5. She wrote Twenty Jataka Tales, inspired by the Jataka tales of Buddhist tradition.

6.  After joining the Women’s Auxiliary Air Force, she was recruited to join F (France) Section of the Special Operations Executive. 

7. She was betrayed to the Germans, either by Henri Déricourt or by Renée Garry, and then arrested and interrogated. There is no evidence of her being tortured, but her interrogation lasted over a month. During that time, she attempted escape twice. Hans Kieffer, the former head of the SD in Paris, testified after the war that she did not give the Gestapo a single piece of information, but lied consistently.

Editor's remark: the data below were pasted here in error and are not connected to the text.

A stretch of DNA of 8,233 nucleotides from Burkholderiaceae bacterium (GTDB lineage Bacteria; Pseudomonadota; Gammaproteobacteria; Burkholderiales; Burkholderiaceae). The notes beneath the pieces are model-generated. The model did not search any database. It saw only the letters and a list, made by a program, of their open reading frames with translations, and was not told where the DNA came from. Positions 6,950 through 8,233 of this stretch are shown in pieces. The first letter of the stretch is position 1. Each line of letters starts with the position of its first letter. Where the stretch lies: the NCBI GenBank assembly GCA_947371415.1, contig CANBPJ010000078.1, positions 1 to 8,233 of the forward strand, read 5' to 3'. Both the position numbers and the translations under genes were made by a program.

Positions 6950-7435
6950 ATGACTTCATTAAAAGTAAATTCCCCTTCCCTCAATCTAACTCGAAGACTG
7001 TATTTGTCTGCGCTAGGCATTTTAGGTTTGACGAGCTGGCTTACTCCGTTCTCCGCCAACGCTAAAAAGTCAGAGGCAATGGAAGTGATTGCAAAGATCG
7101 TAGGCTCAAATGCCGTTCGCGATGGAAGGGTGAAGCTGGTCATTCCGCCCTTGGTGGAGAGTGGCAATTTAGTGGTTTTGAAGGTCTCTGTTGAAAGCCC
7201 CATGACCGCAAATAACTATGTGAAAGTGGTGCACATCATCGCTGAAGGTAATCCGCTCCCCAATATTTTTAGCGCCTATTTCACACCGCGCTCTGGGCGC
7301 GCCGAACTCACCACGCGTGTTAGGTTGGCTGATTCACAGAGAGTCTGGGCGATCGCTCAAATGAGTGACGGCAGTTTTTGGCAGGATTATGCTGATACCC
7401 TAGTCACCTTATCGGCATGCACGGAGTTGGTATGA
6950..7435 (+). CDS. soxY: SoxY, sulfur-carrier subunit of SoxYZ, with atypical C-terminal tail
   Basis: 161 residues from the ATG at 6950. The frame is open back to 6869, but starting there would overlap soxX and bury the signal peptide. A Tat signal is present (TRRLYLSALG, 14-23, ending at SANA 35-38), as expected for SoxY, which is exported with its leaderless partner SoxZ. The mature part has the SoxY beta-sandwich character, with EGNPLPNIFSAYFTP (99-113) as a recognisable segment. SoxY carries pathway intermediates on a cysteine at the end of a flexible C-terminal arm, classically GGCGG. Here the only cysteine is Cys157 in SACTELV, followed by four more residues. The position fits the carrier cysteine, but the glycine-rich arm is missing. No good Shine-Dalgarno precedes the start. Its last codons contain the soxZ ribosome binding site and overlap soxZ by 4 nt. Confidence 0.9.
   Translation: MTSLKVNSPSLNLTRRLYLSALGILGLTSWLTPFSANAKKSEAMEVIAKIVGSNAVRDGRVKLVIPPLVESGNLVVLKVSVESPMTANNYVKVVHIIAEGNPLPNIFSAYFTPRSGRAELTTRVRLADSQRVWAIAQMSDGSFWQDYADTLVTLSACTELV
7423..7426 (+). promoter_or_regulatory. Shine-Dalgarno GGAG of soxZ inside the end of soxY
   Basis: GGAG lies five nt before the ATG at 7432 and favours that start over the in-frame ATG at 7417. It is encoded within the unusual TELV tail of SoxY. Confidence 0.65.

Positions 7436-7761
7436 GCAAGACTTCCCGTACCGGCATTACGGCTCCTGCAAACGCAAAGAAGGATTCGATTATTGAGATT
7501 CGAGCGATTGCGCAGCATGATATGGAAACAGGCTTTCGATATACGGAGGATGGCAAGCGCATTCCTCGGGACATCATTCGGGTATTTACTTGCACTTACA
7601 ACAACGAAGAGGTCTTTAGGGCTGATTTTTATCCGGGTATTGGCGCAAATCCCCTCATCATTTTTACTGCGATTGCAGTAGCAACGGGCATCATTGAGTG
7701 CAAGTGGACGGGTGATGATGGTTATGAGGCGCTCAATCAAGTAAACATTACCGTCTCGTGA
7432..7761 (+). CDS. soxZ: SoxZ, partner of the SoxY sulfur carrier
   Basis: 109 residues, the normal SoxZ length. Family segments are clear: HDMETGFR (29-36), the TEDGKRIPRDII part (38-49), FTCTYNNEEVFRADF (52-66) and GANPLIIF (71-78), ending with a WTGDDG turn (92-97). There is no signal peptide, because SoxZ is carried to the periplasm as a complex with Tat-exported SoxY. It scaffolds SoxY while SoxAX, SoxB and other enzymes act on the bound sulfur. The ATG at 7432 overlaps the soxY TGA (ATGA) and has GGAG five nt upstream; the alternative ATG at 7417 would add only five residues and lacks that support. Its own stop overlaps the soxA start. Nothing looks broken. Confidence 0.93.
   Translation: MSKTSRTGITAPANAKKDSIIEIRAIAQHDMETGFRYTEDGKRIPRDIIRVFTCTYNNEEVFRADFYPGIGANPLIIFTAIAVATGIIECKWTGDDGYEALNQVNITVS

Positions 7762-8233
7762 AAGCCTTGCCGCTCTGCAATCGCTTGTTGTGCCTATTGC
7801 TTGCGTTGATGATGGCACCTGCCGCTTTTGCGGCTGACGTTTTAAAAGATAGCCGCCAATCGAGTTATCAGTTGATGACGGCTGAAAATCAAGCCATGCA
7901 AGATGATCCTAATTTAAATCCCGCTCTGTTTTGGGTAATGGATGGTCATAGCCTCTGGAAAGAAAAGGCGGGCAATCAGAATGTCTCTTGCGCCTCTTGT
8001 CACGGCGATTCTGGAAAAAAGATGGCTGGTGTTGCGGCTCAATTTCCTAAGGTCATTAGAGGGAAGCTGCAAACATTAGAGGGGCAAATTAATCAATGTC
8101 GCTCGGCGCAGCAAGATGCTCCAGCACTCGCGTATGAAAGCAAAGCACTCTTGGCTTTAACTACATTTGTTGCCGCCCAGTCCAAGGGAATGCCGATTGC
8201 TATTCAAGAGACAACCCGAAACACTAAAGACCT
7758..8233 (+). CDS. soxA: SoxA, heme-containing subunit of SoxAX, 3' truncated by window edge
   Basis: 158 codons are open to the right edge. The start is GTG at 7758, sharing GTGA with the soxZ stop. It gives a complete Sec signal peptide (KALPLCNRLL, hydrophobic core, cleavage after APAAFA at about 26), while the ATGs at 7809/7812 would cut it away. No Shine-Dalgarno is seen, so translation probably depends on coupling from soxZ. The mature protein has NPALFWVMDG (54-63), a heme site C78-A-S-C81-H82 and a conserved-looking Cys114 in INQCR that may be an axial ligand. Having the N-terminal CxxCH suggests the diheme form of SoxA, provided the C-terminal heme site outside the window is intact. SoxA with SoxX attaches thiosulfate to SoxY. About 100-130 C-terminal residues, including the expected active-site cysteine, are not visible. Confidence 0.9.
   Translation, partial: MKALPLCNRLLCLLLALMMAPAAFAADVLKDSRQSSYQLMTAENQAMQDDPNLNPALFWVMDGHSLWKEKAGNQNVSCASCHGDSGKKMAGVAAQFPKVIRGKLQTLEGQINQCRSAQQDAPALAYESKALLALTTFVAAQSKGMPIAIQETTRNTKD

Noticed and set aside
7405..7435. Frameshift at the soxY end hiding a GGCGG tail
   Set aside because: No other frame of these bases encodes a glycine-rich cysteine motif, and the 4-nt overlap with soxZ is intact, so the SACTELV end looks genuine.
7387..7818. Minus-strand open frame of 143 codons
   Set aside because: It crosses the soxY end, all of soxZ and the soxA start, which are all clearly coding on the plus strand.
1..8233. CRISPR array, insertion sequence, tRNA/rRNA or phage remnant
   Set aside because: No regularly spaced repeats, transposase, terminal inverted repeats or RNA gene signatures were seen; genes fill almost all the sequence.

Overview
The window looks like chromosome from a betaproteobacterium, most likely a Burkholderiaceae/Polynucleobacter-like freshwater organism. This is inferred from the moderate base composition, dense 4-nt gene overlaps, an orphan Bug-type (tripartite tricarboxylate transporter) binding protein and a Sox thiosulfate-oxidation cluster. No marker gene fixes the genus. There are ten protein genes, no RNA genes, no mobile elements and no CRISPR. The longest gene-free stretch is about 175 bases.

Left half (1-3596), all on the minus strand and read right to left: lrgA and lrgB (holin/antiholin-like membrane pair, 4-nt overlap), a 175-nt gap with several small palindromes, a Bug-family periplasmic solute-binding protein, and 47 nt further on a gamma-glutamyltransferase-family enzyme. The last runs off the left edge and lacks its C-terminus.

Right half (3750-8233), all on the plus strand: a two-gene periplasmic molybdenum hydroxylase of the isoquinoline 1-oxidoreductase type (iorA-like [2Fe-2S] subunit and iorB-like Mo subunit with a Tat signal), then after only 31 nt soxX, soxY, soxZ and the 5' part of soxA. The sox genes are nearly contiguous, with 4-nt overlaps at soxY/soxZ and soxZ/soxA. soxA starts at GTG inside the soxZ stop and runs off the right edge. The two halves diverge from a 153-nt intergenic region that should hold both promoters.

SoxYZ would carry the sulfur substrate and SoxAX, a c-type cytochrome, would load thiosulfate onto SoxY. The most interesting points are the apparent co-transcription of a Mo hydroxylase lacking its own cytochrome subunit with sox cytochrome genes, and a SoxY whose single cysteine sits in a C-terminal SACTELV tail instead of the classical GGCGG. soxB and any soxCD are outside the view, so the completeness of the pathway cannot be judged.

8. On November 25, 1943, Inayat Khan escaped from the SD Headquarters, along with fellow SOE Agents, but was captured in the vicinity. She was shackled at hands and feet for ten months and was classified as “highly dangerous.”

9. On September 11, 1944, Inayat Khan and three other SOE agents were moved to the Dachau Concentration Camp and executed 2 days later. Her last words were recorded to be, “Liberté”

SAVE DINA ALI

Dina Ali is a woman from KSA who fled the country despite strict travelling laws placed on women. She fled Saudi Arabia in hopes to have refuge in Australia away from her abusive family. However, upon landing in the Philippines, Dina was detained by airport officials who prevented her from travelling any further despite her desperately explaining to officials that her family will kill her the moment she returns to Saudi. PLEASE HELP SAVE DINA ALI BY SPREADING MORE AWARENESS. SHE MATTERS TOO.